Many countries in Africa are self-identified U.S.‘allies’ and in diplomatic platitudes both sides refer to each other as ‘friend’. Both sides however know the truth and in private trash talk each other, and they know the reality of U.S.– Africa relations is one based on give and take dynamics. An African president who blindly thinks he is so beloved in Washington that he can’t be taken out is a stupid one. Which is why those that have managed to survive U.S. imperialism the longest are those that have mastered the art of properly playing Russian roulette with their relations with the U.S.
Africa’s takeaways from U.S.-Iran crisis

As far as I can tell, only South Africa’s ruling African National Congress party has so far issued an official statement on the killing of General Qasem Soliemani. ANC secretary-general Ace Magashule described the airstrike against Soliemani as an attack on the people of Iran

“The ANC and all progressive formations of the world cannot afford to remain silent while the actions of the US appear to be undermining peace and security with impunity – a clear and deliberate erosion of Iran’s national stability,” Magashule said.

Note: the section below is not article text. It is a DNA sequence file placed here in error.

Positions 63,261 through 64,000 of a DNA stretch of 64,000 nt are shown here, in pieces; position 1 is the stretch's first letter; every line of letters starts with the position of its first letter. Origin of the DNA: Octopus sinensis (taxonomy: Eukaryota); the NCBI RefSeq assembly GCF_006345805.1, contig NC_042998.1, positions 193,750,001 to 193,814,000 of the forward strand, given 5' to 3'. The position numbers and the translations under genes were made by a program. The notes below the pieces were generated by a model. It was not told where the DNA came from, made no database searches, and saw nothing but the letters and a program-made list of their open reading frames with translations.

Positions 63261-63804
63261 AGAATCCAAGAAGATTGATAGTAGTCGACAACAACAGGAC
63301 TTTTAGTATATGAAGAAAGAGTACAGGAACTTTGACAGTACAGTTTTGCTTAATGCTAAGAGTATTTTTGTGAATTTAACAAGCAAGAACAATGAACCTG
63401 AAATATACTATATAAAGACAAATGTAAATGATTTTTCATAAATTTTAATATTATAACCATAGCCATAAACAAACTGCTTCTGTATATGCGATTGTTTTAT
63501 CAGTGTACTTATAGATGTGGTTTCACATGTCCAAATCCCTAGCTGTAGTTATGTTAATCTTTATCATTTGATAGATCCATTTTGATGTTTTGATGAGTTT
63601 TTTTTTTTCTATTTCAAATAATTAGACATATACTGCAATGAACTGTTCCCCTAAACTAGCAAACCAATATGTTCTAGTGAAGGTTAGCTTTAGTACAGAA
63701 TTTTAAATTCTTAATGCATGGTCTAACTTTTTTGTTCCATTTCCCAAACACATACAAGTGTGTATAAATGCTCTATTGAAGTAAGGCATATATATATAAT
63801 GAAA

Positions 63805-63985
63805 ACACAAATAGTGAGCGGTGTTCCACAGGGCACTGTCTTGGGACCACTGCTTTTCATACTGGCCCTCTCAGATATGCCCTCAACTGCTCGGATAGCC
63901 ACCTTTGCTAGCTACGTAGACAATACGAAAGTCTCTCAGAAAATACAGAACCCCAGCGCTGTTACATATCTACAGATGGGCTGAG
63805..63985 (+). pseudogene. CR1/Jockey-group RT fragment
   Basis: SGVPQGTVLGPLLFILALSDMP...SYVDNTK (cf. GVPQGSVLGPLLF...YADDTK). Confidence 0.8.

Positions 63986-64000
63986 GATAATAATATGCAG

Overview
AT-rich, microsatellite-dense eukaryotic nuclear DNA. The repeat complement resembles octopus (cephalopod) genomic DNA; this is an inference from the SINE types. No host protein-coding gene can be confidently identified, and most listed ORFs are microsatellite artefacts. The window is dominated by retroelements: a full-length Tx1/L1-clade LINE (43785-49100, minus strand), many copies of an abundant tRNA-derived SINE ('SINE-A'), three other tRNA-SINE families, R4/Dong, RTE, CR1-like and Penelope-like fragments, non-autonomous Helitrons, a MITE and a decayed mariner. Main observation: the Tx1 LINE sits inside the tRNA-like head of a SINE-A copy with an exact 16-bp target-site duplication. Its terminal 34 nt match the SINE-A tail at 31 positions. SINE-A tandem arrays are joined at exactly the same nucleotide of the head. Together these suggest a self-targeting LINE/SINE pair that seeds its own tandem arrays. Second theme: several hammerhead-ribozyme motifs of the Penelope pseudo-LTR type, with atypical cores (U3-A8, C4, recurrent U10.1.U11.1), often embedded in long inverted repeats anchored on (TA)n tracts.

“We urge the nations of the world, through the United Nations, to act firmly and expeditiously against this act of international terrorism. We urge all parties to this conflict to give peace a chance. We appeal for maximum restraint”

He added: “The ANC rejects this raw aggression against the people and government of Iran, which has the potential to plunge the Middle East and the world into a full-scale war.”

Granted, Iran and South Africa have a long historical and bilateral relationship both economically and politically that date back to apartheid years, when Iran severed official relations with South Africa’s apartheid regime in 1979 and imposed a trade boycott in protest against the country’s apartheid policies.